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Cole Smithey’s “Video Essays: Lovelace—I Give It a Year” Is Muddled and Boring

In response to Cole Smithey’s video review of I Give It a Year on

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Fans of Cole Smithey are sure to have grown accustomed to the deep bass voice proclaiming him to be the “smartest film critic in the world”, newcomers however may be put off by the braggadocio and high expectations. In his recent COLE SMITHEY’S MOVIE WEEK—EPISODE #284 VIDEO ESSAYS: LOVELACE—I GIVE IT A YEAR CLASSIC: DR. STRANGELOVE, Smithey does not justify the moniker, awkwardly squeezing in three strange bedfellows into one 13 minute YouTube movie review.

Cole Smithey knows his place and his role. He lays out his goals clearly at the outset and sets happily off to achieve them. Unfortunately, those interested in the merits of I Give It A Year have to twiddle their thumbs for over 4 minutes before the film even comes up.

Smithy doesn’t spend much time on screen, instead choosing to be the man behind the curtain as scenes from the movie play under his voice. It makes the whole proceeding feel very impersonal. It also shows a lot more of the movie than any trailer would.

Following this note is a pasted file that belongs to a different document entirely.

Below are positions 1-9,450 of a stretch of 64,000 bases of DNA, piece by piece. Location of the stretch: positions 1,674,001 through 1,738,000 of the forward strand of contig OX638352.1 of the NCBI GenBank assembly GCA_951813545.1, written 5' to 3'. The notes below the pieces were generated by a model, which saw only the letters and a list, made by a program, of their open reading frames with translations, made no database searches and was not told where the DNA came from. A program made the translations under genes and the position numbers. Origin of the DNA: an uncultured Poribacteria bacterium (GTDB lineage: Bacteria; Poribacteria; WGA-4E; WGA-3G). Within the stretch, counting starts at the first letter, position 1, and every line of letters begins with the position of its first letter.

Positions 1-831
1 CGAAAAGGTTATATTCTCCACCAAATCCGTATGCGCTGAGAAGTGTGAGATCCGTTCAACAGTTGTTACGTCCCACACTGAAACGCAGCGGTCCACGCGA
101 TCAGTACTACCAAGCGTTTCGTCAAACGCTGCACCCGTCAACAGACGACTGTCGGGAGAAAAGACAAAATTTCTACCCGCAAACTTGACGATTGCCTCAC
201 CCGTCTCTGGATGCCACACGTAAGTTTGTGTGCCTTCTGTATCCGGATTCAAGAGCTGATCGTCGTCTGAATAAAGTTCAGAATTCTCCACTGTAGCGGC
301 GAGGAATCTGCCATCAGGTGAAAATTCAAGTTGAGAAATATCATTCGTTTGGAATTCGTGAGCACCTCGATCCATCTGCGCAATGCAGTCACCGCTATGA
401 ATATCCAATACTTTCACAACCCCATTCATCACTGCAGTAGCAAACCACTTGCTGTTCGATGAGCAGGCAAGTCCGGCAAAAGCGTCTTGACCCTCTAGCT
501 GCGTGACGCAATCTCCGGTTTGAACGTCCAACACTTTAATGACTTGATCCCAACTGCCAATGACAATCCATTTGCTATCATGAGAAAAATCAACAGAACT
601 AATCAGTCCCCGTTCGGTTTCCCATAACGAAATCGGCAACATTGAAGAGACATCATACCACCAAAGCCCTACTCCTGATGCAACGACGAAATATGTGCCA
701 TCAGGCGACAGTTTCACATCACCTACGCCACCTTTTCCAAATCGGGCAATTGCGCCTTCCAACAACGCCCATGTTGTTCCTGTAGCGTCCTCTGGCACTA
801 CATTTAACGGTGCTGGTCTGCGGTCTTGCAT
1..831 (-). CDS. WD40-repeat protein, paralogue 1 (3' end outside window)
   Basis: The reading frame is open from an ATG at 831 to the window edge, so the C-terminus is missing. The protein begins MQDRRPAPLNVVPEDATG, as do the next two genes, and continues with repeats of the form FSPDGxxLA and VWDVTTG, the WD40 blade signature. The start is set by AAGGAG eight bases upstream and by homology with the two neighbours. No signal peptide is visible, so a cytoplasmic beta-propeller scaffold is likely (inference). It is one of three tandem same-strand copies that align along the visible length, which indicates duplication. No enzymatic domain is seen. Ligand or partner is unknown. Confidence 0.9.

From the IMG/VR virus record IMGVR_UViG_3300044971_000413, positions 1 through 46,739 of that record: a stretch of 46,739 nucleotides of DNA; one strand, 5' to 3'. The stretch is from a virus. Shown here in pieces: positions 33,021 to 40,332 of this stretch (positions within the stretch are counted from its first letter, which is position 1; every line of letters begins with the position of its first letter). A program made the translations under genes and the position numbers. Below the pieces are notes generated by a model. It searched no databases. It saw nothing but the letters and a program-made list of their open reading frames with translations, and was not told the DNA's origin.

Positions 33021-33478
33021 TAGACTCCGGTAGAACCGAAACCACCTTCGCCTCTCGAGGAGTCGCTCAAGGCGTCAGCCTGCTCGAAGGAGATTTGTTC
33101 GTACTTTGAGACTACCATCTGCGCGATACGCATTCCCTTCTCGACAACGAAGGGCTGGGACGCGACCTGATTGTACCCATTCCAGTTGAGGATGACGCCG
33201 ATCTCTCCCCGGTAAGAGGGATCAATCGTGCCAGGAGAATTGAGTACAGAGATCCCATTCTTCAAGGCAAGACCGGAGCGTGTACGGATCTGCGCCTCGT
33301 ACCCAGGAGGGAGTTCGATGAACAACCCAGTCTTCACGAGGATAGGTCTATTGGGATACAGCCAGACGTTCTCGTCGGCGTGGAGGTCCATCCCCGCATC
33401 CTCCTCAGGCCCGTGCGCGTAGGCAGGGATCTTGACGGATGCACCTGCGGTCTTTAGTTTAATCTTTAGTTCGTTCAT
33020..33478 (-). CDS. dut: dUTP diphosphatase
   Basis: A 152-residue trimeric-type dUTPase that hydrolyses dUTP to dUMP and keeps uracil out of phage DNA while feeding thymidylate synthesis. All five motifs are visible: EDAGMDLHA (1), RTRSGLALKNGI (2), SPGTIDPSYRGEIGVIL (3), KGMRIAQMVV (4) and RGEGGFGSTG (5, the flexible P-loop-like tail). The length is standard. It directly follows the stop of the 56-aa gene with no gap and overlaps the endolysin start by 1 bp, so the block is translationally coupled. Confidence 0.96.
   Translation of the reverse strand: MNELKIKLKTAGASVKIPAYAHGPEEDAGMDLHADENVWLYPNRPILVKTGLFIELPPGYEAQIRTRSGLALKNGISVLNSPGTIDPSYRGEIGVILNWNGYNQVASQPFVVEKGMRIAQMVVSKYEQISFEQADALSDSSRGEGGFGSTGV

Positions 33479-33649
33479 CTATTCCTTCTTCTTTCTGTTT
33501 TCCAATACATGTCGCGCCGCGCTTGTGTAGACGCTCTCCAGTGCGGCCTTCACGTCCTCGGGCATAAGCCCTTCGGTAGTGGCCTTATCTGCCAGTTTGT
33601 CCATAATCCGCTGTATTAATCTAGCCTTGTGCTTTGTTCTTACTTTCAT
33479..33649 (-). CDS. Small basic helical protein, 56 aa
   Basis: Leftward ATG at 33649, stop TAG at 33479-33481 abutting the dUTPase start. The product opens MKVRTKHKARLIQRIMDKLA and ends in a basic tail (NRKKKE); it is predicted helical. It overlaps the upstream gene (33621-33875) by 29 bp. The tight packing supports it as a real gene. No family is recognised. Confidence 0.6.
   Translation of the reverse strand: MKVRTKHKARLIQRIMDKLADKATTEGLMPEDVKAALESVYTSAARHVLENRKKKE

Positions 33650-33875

Though Smithy starts off strong, focusing on merits rather than recap, the second half of his review devolves completely into simple, and rather boring descriptions. Smithey’s attention shifts dutifully from one character to the next in what feels like nothing more than an attempt to cover all his bases, terrified of leaving something out.

Though only about five minutes are devoted to the film, Smithey manages to go on two extended tangents, one an attempt to relate his audience to characters in the film, and one about microwavable dinners and the 70’s that still has me scratching my head. These missteps will leave viewers wondering just who it was that bestowed Smithey’s title upon him.

Nine minutes into the whole affair Smithey appears back on screen and thankfully ends his review by zooming out a bit from the tight focus he kept on the individual scenes in the film and discusses the film with a few broader strokes. Unless viewers wish to feel that they have seen the entire movie already, this is the only part worth watching.

Coley finishes off the review a million miles away with other recommendations and a review for Dr. Strangelove. Though the staff at exhibit quite a bit of skill in the editing department, they seem unable to structure his video essays in an approachable, organized fashion.    

Quality of Writing Quality of Argument Spoiler Avoidance Presentation